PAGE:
Donald Trump delivered his controversial ”Salute to America” address in Washington, DC, on Thursday amid hammering summer storms, his speech managing to avoid partisan politics but marred by an extraordinary gaffe in which he claimed the 1775 revolutionary army “took over the airports”.
The president also promised to “plant a US flag on Mars” and encouraged young Americans to sign up for military service, despite receiving no fewer than five deferments himself preventing him from serving in the Vietnam War.
While the event featured the Air Force flypast and spectacular fireworks display Mr Trump had promised, it was also defined by an unseemly brawl breaking out between protesters and members of the alt-right militant group Proud Boys after the former set fire to the stars-and-stripes in front of the White House.
The president meanwhile saidon Friday he may issue an executive order over his 2020 Census demands. The US Constitution specifically assigns the job of overseeing the census to Congress, limiting the authority of the president over it, which could complicate an effort to add the question via presidential missive.
“We’re working on a lot of things including an executive order,” Mr Trump told reporters outside the White House as he left for his resort in Bedminster, New Jersey.
In a court filing in response to a Maryland-based federal judge’s deadline, the Department of Justice indicated it has not yet come up with a new legal rationale for adding the question after being blocked in the Supreme Court on 27 June.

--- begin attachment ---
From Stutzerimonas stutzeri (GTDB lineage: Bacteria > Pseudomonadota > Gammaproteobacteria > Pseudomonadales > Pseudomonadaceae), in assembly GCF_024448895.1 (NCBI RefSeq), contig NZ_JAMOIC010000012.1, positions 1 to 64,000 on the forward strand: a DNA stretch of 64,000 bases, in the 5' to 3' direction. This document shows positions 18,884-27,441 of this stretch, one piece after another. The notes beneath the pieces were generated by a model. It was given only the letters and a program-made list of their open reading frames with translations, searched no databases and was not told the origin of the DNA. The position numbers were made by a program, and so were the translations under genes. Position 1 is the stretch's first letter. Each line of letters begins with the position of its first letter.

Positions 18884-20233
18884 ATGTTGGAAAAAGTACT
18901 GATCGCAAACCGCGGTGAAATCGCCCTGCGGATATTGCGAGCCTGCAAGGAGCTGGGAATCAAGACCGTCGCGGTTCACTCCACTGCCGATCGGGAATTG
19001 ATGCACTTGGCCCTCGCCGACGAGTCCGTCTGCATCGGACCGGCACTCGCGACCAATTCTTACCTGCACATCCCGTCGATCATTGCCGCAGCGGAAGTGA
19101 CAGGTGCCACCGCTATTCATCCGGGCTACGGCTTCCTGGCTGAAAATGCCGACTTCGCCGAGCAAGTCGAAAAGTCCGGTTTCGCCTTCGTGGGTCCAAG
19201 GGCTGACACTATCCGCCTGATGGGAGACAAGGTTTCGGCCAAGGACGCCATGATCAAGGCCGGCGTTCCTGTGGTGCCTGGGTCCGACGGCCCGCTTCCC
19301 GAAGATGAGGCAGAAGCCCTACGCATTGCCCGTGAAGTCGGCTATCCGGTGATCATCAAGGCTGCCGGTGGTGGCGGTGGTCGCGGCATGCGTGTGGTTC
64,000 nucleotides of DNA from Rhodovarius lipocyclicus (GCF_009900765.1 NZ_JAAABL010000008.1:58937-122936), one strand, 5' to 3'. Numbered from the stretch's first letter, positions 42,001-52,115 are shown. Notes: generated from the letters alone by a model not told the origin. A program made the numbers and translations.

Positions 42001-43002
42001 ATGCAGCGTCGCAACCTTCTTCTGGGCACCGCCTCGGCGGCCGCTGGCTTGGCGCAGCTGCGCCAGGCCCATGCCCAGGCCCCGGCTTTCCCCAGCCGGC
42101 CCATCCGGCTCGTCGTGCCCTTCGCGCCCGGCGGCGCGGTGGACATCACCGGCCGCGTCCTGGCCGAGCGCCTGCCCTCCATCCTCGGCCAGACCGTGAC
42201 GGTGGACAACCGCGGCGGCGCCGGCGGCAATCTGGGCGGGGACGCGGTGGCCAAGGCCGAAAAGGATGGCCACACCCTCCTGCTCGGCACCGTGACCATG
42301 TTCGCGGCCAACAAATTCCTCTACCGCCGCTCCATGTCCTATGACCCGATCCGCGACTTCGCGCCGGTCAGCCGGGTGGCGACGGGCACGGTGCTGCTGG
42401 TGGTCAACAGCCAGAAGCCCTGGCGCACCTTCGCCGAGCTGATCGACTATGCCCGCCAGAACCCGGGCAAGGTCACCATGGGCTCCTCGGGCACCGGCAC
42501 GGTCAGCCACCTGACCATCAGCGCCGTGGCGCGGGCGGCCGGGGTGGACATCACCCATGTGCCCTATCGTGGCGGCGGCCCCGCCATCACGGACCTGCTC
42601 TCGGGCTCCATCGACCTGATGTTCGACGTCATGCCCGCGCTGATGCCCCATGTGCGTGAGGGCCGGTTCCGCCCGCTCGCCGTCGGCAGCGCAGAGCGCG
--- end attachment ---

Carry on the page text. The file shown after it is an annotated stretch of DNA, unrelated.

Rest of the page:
US District Judge George Hazel said on Wednesday that if the administration did not reach a decision he would press ahead with considering allegations based on newly discovered evidence that the decision to add the question was motivated by racial bias.
The Justice Department said in its court filing it objects to the case moving forward.
Critics have called the citizenship question a Republican ploy to scare immigrants into not participating and engineer a population undercount in Democratic-leaning areas with high immigrant populations. They say that officials lied about their motivations for adding the question and that the move would help Trump’s fellow Republicans gain seats in the US House of Representatives and state legislatures when new electoral district boundaries are drawn.
Mr Trump on Friday said the “number one” reason for adding the question was for the drawing of electoral districts, which is not the legal reason the administration gave for adding it.
He and his supporters say it makes sense to know how many non-citizens are living in the country. His hard-line policies on immigration have punctuated his presidency and 2020 re-election campaign.
Additional reporting by Reuters. Please allow a moment for our liveblog to load